Of course there are those people who seem to naturally bode with change— feathers consistently unruffled, always wearing shirts that say shit like “chill vibes” or have peace signs on them or something. For the rest of us, being good with change is like everything else: a practice. And it’s hard. I think when we do learn to accept change, it makes us better people. We become softer, less reactive, more contemplative, less presumptuous, less self-important. But the road there can get pretty rough, at least I know I’ve had a rough fucking year. And I don’t know when it’s going to be less rough. Adapting is a skill that takes real concerted effort. If you’re in the middle of a comprehensive change process right now too, I mean, the best I can offer is encouragement. Or condolences. Either way man, you’re doing it and you should go get a drink and cheers to yourself.

It Is Well With My Soul

This past Sunday at Flood we concluded a series called “Happy Hunting”, about learning what it means to live a Joy-Filled Life. Please don’t stop reading— I know how it sounds. It sounds like a bunch of hysterical, perennially “happy” Christians trying to teach you how to never frown again. “This is how to keep a smile plastered on your face 24 hours a day, seven days a week for the rest of your life!” I swear that’s not what I’m talking about.

Honestly the phrase “joy-filled life” usually reflexively evokes an eye-roll from me. I have seen too many books and heard too many sermons by that title, most of them proving to be extremely trivializing and reductive. As if even though your heart is broken, or you can’t pay your bills, or you have an incurable disease, you’re just supposed to be happy. Just BE happy, what’s the problem?

But I believe we need to reconstruct the definition of “joy”, because I don’t think this manically cheerful, borderline insanity is what joy actually is. Like I said in my post about grief and loss, if we’re to understand spirituality, or just living, we have to first acknowledge and embrace reality. Reality, as some of you may already know, is often times an actual piece of shit. Just the worst. From like, shitty upbringings, to shitty jobs, to shitty relationships… Life is really hard and sometimes really shitty. But the joy we aspire to goes deeper than that. It’s deeper than happiness and deeper than the sometimes-shittiness of reality. I think of it more like a deep well of steadiness, restfulness, and rootedness. Real, actual joy is grounding and stable.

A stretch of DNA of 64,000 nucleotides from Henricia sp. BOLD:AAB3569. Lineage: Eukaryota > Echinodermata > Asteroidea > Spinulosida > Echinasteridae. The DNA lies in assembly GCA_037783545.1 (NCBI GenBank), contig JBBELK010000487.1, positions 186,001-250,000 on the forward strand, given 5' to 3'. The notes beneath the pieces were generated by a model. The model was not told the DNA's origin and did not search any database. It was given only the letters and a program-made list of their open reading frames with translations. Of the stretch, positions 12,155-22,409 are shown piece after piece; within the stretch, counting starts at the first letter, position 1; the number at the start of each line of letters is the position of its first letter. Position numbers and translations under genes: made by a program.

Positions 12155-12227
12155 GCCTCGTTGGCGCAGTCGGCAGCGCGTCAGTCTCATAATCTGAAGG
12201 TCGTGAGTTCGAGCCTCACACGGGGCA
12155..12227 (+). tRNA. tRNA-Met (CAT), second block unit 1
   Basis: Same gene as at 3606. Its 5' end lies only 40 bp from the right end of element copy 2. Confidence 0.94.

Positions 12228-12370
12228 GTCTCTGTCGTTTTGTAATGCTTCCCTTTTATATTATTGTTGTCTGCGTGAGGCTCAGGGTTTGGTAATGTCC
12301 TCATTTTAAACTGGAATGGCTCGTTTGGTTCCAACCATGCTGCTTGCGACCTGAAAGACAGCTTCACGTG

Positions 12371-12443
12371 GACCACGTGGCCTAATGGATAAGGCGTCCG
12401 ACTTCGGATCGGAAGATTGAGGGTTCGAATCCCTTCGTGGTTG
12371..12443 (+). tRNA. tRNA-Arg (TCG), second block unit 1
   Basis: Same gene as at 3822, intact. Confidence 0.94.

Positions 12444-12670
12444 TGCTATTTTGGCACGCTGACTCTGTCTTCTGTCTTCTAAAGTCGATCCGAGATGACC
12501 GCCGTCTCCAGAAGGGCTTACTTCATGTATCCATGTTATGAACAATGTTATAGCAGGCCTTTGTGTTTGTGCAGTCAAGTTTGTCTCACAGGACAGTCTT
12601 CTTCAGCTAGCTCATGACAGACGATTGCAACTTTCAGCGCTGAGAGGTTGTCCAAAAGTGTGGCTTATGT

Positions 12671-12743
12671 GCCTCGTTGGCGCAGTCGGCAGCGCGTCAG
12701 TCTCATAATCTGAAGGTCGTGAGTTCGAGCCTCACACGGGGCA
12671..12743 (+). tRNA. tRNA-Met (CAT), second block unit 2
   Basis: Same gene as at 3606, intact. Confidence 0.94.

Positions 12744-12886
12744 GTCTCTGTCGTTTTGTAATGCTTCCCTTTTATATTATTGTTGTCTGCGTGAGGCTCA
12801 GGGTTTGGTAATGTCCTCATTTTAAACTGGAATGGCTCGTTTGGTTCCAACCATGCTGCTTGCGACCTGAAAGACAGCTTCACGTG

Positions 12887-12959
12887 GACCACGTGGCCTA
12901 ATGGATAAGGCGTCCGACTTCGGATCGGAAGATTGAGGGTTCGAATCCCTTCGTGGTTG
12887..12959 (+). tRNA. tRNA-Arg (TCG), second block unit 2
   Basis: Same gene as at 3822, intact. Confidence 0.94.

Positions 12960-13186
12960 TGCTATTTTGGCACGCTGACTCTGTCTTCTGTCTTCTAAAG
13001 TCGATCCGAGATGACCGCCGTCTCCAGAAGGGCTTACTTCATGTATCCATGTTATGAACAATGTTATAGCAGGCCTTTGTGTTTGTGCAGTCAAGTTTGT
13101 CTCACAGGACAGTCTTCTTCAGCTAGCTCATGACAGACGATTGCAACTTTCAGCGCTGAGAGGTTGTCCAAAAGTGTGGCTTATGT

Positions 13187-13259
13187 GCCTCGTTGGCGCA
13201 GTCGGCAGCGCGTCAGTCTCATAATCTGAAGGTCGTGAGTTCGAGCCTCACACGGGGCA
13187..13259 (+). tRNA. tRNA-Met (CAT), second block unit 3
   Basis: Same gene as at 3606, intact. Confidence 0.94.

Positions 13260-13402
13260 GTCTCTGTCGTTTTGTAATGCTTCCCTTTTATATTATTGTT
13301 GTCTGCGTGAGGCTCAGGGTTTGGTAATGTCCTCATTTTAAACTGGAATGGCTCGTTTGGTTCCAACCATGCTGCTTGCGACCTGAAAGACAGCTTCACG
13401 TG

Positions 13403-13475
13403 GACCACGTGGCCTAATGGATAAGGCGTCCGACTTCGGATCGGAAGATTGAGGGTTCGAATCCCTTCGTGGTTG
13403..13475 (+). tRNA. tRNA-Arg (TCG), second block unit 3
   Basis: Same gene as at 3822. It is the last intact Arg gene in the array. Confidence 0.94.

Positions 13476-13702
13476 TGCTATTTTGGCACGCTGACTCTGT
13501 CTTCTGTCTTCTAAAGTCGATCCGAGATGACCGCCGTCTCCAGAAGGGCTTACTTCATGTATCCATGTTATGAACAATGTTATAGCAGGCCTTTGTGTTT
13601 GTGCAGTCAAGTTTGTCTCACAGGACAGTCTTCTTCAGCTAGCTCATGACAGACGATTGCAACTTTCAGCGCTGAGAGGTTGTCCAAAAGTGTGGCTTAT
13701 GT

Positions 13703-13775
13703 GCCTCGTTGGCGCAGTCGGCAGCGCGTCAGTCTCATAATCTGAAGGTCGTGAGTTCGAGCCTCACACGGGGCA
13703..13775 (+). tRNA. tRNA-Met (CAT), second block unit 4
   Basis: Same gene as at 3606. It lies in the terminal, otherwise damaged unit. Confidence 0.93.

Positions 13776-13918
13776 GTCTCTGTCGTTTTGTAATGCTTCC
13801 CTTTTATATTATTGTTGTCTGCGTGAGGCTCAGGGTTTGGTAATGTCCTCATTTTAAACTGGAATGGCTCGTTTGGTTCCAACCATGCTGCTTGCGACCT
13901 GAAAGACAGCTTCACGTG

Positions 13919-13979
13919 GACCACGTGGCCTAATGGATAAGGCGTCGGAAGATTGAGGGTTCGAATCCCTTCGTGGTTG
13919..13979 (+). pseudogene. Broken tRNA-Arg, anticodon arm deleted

In yoga, the teachers regularly talk about how part of the practice is learning to maintain an even state of being, or contentment, regardless of the circumstances. Regardless of the uncomfortable position your body has been twisted into, or how long you’ve been asked to hold yourself up. We use our breath to return to equilibrium, to become healthily detached from the present. That is not to say that we ignore negative emotions as they surface—again the first step is facing the reality of our situations. But it helps in gaining perspective, and I think the peace, stillness, and contentment that comes from that practice in yoga is the same as the joy I talked about earlier. Living a joy-filled life isn’t a “Christian” thing, it’s a human thing. And you can call it whatever you want: peace, contentment, steadiness, satisfaction. I am on a personal journey to reclaim the word “joy” but please feel free to use whatever nomenclature feels good to you.

I can personally appreciate and attest to the fact that achieving joy is hard, and achieving joy in the midst of a difficult circumstance sometimes feels impossible. But I also believe that joy and unhappiness can exist in the same space, at the same time. We are big enough to hold both. Can’t tell you how yet, still figuring that one out for myself, but I’m sure it’s possible. I’m also sure that if we ever learn to live lives marked by joy, it will have taken our entire lives to get there, so I hope no one’s in a hurry. Just add it to the list of lifelong processes to work through, and be kind to yourself as you learn.